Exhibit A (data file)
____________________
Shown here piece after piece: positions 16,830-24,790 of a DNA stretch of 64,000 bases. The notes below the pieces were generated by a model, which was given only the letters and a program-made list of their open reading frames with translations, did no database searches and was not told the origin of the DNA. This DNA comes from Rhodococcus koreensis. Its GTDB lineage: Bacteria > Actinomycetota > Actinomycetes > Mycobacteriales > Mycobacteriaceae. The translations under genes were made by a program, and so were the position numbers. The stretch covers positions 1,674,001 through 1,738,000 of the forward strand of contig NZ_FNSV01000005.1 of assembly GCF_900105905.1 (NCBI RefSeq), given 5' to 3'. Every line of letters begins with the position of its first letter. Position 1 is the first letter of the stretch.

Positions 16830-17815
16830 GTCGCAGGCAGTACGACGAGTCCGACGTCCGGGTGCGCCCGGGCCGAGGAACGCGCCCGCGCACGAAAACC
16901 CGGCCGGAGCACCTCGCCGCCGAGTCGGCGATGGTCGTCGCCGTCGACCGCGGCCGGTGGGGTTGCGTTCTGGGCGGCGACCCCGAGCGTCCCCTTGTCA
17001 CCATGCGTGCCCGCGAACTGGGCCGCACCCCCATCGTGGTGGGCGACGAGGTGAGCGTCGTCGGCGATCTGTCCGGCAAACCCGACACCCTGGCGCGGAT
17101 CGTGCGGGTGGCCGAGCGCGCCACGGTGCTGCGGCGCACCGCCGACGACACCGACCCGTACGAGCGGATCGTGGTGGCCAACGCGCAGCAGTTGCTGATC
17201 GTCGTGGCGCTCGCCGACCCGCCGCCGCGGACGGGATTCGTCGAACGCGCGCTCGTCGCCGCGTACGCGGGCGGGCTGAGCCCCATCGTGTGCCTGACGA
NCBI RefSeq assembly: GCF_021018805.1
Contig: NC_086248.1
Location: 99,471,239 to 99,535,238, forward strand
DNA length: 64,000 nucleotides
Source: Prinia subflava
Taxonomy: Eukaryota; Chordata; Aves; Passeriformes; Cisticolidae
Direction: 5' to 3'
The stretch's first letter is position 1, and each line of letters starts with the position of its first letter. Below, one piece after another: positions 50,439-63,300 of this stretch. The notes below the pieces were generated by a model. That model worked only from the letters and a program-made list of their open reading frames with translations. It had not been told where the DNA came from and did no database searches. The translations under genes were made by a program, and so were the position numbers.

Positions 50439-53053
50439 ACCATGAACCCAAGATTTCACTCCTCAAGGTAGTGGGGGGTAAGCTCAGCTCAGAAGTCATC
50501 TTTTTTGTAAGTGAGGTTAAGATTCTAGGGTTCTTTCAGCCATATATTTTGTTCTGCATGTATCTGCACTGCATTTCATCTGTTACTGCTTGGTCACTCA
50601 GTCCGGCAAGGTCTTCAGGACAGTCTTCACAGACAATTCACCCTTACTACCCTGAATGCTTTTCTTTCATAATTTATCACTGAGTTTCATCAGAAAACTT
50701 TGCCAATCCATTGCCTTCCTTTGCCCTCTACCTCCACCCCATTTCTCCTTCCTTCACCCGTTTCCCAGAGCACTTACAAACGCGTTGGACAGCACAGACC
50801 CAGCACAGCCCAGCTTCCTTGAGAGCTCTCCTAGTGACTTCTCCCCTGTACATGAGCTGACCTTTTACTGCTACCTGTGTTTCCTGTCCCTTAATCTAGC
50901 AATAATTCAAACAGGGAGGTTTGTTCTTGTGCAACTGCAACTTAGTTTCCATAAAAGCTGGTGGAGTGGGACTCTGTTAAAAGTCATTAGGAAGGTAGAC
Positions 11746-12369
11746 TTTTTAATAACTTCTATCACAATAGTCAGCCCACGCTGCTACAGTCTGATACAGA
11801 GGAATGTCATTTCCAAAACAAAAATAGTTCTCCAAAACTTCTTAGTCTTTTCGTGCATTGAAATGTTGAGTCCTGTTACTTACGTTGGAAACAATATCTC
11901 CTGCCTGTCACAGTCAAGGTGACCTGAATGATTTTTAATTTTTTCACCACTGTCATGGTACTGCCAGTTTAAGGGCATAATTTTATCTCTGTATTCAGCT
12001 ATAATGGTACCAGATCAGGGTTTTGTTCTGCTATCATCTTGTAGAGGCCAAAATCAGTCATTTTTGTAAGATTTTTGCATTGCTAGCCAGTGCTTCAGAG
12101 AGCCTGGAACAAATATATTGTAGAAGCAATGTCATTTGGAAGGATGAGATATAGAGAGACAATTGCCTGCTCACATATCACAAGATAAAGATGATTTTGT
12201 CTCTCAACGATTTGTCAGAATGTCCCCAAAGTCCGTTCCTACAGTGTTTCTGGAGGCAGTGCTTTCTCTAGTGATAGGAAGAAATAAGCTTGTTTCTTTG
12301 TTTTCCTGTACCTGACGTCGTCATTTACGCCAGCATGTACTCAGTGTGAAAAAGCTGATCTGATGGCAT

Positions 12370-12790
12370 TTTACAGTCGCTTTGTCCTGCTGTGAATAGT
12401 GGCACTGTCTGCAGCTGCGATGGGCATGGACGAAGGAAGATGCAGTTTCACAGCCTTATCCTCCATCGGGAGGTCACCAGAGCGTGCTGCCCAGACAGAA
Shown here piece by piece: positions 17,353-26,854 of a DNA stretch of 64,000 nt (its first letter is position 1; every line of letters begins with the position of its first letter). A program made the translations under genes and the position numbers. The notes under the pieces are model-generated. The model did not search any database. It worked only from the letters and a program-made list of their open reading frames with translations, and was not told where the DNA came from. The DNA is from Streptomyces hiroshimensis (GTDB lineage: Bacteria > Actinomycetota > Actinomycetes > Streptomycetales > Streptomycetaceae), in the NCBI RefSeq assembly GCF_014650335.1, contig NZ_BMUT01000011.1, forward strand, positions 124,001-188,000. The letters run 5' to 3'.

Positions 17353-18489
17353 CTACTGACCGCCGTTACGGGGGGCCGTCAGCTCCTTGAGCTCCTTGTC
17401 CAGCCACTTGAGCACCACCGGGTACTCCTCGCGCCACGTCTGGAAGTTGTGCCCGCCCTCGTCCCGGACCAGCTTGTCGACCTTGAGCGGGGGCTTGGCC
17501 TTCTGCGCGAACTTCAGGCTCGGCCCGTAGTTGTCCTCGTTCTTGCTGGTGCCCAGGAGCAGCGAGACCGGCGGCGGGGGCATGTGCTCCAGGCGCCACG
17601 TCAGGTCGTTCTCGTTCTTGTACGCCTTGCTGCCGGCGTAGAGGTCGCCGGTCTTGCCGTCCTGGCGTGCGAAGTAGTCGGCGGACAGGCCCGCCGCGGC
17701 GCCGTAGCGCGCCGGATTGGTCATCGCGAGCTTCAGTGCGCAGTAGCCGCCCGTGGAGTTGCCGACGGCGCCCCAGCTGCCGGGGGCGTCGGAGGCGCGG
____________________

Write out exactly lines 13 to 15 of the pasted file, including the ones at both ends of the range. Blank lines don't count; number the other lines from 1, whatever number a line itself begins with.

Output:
Taxonomy: Eukaryota; Chordata; Aves; Passeriformes; Cisticolidae
Direction: 5' to 3'
The stretch's first letter is position 1, and each line of letters starts with the position of its first letter. Below, one piece after another: positions 50,439-63,300 of this stretch. The notes below the pieces were generated by a model. That model worked only from the letters and a program-made list of their open reading frames with translations. It had not been told where the DNA came from and did no database searches. The translations under genes were made by a program, and so were the position numbers.